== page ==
In 2019, Eastern Michigan University was similarly allowed to not reinstate its women's softball team, even after an initial court ordered it to do so, because the court found that the harm to the university outweighed the harm to the women who lost their opportunities, and that "Title IX requires equality between men's and women's teams, not that certain teams (say women's softball) be reinstated rather than other sports be created... " [Mayerova v. EMU, 2019 U.S. App. LEXIS 9373, at *2-3 (6th Cir. 2019)].

Another court dismissed a claim brought by women's hockey players against the University of North Dakota because cutting this team "on its own, did not establish whether university provided substantially proportionate athletic opportunities for female and male students" [Berndsen v. N.D. University System, 2019 U.S. Dist. LEXIS 102292 (D. ND 2019)].

Given these decisions, the assumption that schools cannot cut women's teams seemed to be less strong that it once was.

Cutting teams in COVID-19's wake
The practice of cutting teams began to ramp up in late 2019, with more than 300 teams lost in the process. In 84 percent of these cases, the reasons given for the cuts focus on financial hardships — now related to the impact of the pandemic and athletic departments and universities at large.

In 2020, Stanford University, long considered the gold standard of athletics opportunity and success, cut 11 teams, including five women's teams. Dartmouth initially cut five teams, including two women's teams. The University of Minnesota cut three men's teams, and Brown cut another 11 teams, including five women's teams. Each school noted financial and budgetary concerns exacerbated by the pandemic.

Reflecting the normal assumption that cutting women's teams violates Title IX, Dartmouth reinstated the women's teams under threat of a lawsuit, and Brown, which already was under a settlement from the 1993 litigation, modified the settlement and restored the women's teams.

As mentioned earlier, the University of Iowa cut four teams, including women's swimming and diving. The women sued, and although the court rejected the university's financial hardship arguments and stopped the university from cutting the team, it also left open the possibility that the university could still have complied with prong one if it provided substantially proportionate opportunities "after eliminating the women's swimming and diving team... " [Ohlensehlen v. University of Iowa, 2020 WL 7651974 (S.D. Iowa 2020)]. Like the court in the Cincinnati case, this court at least admitted that it might be possible to still meet Title IX requirements even after cutting a women's team.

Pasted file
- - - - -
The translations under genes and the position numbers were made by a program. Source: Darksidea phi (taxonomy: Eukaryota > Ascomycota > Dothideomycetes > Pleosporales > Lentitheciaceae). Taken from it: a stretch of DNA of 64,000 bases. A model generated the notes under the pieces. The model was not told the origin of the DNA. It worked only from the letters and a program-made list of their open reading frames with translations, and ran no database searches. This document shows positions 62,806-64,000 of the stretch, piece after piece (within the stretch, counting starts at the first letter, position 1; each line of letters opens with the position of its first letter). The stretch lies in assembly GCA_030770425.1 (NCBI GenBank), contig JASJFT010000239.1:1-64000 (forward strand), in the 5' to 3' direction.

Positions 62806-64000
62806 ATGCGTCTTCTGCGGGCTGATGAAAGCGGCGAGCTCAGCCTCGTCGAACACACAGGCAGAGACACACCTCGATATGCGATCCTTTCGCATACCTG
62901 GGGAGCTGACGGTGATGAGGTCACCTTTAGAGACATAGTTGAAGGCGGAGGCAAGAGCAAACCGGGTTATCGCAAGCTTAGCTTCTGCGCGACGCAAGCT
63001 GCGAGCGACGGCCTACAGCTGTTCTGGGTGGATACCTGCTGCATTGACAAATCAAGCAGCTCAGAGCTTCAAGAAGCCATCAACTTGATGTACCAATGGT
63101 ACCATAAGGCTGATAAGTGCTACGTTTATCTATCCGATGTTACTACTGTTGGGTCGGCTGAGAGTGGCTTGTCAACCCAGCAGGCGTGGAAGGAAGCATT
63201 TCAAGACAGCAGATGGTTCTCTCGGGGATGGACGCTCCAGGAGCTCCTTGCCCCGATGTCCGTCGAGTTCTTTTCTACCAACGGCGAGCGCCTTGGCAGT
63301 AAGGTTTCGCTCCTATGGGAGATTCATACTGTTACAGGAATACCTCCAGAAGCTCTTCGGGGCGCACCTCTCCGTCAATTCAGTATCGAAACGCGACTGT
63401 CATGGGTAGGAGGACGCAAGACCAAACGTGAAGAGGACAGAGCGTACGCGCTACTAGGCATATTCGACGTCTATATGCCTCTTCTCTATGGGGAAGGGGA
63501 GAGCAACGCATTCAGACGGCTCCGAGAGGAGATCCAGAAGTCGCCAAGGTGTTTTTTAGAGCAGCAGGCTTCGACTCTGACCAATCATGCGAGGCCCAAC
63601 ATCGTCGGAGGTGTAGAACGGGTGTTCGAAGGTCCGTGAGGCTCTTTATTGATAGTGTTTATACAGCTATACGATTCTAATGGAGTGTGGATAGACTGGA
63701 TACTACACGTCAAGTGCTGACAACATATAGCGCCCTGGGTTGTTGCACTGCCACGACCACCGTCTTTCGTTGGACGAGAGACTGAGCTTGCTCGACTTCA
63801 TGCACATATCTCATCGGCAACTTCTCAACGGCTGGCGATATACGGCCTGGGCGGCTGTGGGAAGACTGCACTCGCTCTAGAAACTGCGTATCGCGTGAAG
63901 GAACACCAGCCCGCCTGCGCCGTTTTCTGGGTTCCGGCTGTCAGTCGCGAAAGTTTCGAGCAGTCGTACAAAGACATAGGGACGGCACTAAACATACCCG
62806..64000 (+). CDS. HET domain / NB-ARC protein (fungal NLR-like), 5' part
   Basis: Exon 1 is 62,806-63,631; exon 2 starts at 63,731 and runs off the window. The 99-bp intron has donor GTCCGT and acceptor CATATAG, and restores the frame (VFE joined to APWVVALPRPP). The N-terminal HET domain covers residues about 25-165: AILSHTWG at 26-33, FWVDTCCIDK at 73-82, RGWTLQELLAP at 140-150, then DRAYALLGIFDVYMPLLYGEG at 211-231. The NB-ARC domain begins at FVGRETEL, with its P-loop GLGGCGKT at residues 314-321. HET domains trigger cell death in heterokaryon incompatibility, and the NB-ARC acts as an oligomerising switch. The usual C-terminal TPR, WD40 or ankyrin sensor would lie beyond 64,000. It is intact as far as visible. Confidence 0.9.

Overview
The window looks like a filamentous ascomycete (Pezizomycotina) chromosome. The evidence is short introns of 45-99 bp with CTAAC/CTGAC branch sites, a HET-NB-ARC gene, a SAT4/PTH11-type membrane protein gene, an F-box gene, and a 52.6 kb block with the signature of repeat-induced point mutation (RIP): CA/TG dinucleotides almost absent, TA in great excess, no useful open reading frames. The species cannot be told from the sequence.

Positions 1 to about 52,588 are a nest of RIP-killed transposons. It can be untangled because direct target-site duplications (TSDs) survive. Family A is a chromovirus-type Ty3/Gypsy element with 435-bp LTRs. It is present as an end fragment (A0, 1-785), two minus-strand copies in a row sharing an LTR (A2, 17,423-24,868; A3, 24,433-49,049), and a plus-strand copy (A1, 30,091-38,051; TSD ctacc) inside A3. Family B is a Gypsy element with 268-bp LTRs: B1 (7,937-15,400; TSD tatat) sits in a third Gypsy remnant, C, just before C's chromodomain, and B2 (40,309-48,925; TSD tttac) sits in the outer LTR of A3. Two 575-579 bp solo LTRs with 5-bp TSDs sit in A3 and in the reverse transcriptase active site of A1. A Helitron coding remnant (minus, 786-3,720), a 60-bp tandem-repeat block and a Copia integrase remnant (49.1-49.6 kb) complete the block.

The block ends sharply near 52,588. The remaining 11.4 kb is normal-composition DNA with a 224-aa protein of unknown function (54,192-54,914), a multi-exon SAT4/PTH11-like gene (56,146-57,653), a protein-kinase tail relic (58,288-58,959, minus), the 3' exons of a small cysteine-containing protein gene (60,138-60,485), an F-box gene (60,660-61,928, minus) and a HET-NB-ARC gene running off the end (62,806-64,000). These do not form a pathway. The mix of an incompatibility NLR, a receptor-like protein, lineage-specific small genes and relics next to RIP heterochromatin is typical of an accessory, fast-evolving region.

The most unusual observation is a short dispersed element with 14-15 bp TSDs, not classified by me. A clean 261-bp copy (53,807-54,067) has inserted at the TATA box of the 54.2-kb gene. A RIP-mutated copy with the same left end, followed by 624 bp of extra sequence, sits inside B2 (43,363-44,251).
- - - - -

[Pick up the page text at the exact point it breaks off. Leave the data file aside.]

Most legal experts would still assume that universities can cut male opportunities to meet Title IX requirements (54 percent of the cuts since late 2019 have been men's teams), but the reverse is not true. Universities cannot simply cut women's programs and still comply with Title IX.

For three decades, while courts have recognized that universities may face financial hardship that impair their ability to sustain their athletic program and meet Title IX requirements, the courts still tend to focus on the percentages alone, and most lawsuits brought by female athletes from cut sports have been successful because the university was so out of proportion already. Cutting the women's teams merely highlights this problem and makes the gap worse.

Few cases have mirrored what happened at Cincinnati, where the numbers were proportionate even after the teams were cut. But even the Iowa court made clear that the university could meet prong one's requirements even after cutting the women (as it did also cut three men's teams), but the gap was so substantial (7.9 percent) that the court forced the school to reinstate the women's team.

Overall, with the long-term financial impact universities will face due to the pandemic still unknown, it will be interesting to see if courts follow the aforementioned Roberts v. Colorado Board of Agriculture court that noted 28 years ago that "in times of economic hardship, few schools will be able to satisfy Title IX's effective accommodation requirement by continuing to expand women's athletic programs." And if this is the case, perhaps courts will reinforce the ability of schools — as established in Equity in Athletics v. Dep't of Education, 639 F.3d 91, 112 (4th Cir. 2011) — to "chart their own course in providing athletic opportunities without judicial interference."

We likely have not seen the last college athletic teams cut in the wake of unprecedented financial hardships universities have faced as a result of COVID-19. Hopefully, as we come out of the pandemic, the tide of cutting will ebb and schools will continue to support student athletes fully and effectively — as they should.

Paul Anderson is a professor and director of the Sports Law Program and National Sports Law Institute at Marquette University Law School.

This article originally appeared in the May 2021 issue of Athletic Business with the title "Cutting sports in the context of Title IX, COVID-19." Athletic Business is a free magazine for professionals in the athletic, fitness and recreation industry. Click here to subscribe.


Buyer's Guide
Information on more than 3,000 companies, sorted by category. Listings are updated daily.
Learn More
Buyer's Guide
AB Show 2022 in Orlando
AB Show is a solution-focused event for athletics, fitness, recreation and military professionals.
Learn More
AB Show